The magic of Christmas has been depicted countless times in Christmas films.
Heartwarming tales of hope over adversity set in idyllic snowy landscapes have become an integral part of Christmas for families around the world.
But are traditional Christmas films a thing of the past?
Over the past couple of decades Christmas films have virtually melted away from the cinematic landscape. The British film, Love Actually, is still viewed by many as a recent Christmas favourite – but 16 years since its release it can hardly be called a recent Christmas offering.
Then again, does it really matter that we’re no longer inundated with sentimental tales set in wintery landscapes familiar only in the northern hemisphere?
Luke Devenish, novelist, screenwriter and lecturer in the School of Film and Television at the Victorian College of the Arts says that the traditional Christmas film does play an important role by reminding us of the magic of Christmas.
“It’s a time for coming together, for being grateful for family, for being grateful for good times, grateful for friends, grateful for the chance to not be working for a few days and Christmas movies do reinforce those things so there is an importance in that.”
For many people, Christmas is a special time.
We get to escape our busy lives and spend time with loved ones. The tradition of decorating our houses with tinsel and lights, singing carols around the Christmas tree and feasting on delicious food are important rituals that make up Christmas for many families.
Dr Lauren Rosewarne in the School of Social and Political Sciences has written extensively on the depiction of Christmas in films and she believes that the ritual of watching Christmas films with family and friends is also an important part of Christmas celebrations for many families.
“Christmas films are part of the real-life celebrations of people: many families integrate the watching of certain Christmas films into their own celebrations: whether it be Die Hard or It’s a Wonderful Life or Home Alone.”
But here lies the problem.
Ask people today what their favourite Christmas film is and they are as likely to say Die Hard as they are to say Miracle on 34th Street.
So, have we moved away from the idea that Father Christmas has to feature in a Christmas film?
Although the traditional Christmas film has been around for a long time Luke Devenish says it’s not been a constant offering.
“It’s a template we’ve worked with for a long time, it’s ebbed and flowed across the various eras of film-making, it disappeared in the Sixties and Seventies, and it came back again in the Eighties where we started to see a lot of Christmas starting to appear in stories.”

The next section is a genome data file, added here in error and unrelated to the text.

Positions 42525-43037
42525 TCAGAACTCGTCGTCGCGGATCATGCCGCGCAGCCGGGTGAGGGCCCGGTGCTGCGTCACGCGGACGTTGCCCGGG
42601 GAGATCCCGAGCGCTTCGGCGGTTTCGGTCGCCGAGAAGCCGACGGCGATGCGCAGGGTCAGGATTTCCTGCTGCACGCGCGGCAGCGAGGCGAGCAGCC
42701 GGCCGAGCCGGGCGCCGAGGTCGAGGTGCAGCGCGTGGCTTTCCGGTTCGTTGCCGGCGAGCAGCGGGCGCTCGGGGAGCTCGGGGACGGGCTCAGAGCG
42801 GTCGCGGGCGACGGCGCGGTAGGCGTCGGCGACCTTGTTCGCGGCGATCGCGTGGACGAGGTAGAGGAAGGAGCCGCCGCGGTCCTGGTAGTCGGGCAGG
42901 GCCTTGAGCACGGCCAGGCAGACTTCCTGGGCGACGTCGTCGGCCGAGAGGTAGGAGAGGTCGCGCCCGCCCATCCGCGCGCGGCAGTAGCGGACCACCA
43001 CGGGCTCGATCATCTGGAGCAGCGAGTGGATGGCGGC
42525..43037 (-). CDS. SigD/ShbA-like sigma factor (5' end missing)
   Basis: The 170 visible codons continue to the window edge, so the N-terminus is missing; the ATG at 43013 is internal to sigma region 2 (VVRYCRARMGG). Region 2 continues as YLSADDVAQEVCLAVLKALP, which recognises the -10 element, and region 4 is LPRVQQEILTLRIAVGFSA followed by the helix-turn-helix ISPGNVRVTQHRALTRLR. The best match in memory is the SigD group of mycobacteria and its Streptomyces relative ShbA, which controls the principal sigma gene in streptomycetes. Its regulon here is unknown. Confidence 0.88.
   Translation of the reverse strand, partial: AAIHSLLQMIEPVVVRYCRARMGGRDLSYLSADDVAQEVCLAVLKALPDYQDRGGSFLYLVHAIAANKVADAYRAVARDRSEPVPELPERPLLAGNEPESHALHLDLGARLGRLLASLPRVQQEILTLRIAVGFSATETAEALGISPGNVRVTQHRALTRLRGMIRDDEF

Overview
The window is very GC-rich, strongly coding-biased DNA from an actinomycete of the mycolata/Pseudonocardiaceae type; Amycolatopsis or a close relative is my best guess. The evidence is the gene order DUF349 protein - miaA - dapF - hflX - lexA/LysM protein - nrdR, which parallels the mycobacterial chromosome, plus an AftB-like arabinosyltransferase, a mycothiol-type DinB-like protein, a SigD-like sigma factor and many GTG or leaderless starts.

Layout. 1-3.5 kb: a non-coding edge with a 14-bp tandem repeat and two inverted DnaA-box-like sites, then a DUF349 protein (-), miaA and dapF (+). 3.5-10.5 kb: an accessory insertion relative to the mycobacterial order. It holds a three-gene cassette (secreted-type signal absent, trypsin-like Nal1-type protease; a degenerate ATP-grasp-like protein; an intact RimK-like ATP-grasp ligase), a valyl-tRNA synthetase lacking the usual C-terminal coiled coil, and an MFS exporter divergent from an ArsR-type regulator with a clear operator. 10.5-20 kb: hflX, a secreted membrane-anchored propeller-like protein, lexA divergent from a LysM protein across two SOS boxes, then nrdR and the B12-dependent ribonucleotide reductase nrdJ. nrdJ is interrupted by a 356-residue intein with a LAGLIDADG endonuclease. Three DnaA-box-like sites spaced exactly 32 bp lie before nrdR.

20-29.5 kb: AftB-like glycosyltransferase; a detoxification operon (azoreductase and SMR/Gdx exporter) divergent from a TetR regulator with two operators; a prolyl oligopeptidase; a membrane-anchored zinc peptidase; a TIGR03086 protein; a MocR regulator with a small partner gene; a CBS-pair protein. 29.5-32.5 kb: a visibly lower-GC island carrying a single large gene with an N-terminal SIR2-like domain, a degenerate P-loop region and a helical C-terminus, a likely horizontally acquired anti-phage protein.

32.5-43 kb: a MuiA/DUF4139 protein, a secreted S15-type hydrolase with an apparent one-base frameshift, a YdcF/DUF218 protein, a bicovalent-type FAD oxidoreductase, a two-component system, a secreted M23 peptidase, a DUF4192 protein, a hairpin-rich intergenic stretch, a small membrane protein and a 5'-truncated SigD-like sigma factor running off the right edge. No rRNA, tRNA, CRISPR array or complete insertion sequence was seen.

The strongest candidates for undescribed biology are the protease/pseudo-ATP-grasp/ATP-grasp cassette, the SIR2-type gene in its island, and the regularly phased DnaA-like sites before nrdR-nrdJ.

And it was in the Eighties that we started to see the regular Christmas films released each year, just in time for the holiday season.
But by the turn of this century, with the emergence of film franchises such as The Lord of the Rings, Luke Devenish says there was a shift in what was being released at Christmas.
“Certainly, Lord of the Rings changed things because it was delivered in a number of installments and those installments each came out as Christmas offerings. Star Wars: The Rise of Skywalker is very happy to sit in that space too and none of those movies flirt with Christmas, they are all fantasy.”
This year there’s an exception.
The film, Last Christmas, starring Emma Thompson and Emilia Clarke has Christmas in abundance, but Luke Devenish says it’s striking that it was released well before Christmas.
“It’s intriguing that it has come out ahead of the season, maybe whetting appetites for the season, or maybe the distributors didn’t want it to get swamped by the stuff that we now actually think of as Christmas movies.”
Fantasy films like Star Wars, which is due for release in Australia just five days before Christmas, still give us the tales of hope over adversity, they are just set in otherworldly lands rather than wintery towns.
They also come with the added bonus of spectacular special effects and epic soundtracks.
Luke Devenish believes that our expectations have changed and what we now want when we go to the cinema, particularly at Christmas, is big blockbuster releases.
“I think we’ve come to expect that Christmas movies are more about the big blockbuster releases. We’ve come to put that as the Christmas package really, that’s what we think of as the Christmas movie and those movies have absolutely no Christmas in them.”
It seems that the fantasy film may have stolen Christmas, from the big screen at least.
However, Luke Devenish says there is still a place where we can get our fix of snow, tinsel and festive cheer and that’s at home in our living rooms.
“Television hasn’t changed, the big screen has evolved but the small screen has clung to Christmas.”
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